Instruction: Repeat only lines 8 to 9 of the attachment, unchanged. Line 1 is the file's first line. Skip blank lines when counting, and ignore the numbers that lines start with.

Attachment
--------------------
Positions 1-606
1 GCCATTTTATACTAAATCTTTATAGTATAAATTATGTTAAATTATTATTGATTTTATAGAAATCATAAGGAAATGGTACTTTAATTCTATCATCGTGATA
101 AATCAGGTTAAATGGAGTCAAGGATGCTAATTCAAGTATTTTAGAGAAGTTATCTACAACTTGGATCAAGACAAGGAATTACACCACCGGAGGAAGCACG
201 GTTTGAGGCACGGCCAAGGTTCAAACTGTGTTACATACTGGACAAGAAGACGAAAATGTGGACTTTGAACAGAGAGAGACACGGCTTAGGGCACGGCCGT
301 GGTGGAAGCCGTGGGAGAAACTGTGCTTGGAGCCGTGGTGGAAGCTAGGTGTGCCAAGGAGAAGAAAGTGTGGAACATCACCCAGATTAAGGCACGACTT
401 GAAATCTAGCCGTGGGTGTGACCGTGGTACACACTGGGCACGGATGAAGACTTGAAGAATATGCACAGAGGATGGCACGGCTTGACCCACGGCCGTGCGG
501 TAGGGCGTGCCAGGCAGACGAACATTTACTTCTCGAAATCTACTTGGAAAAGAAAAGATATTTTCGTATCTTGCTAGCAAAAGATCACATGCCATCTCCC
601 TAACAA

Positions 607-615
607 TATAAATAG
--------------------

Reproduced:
601 TAACAA

Positions 607-615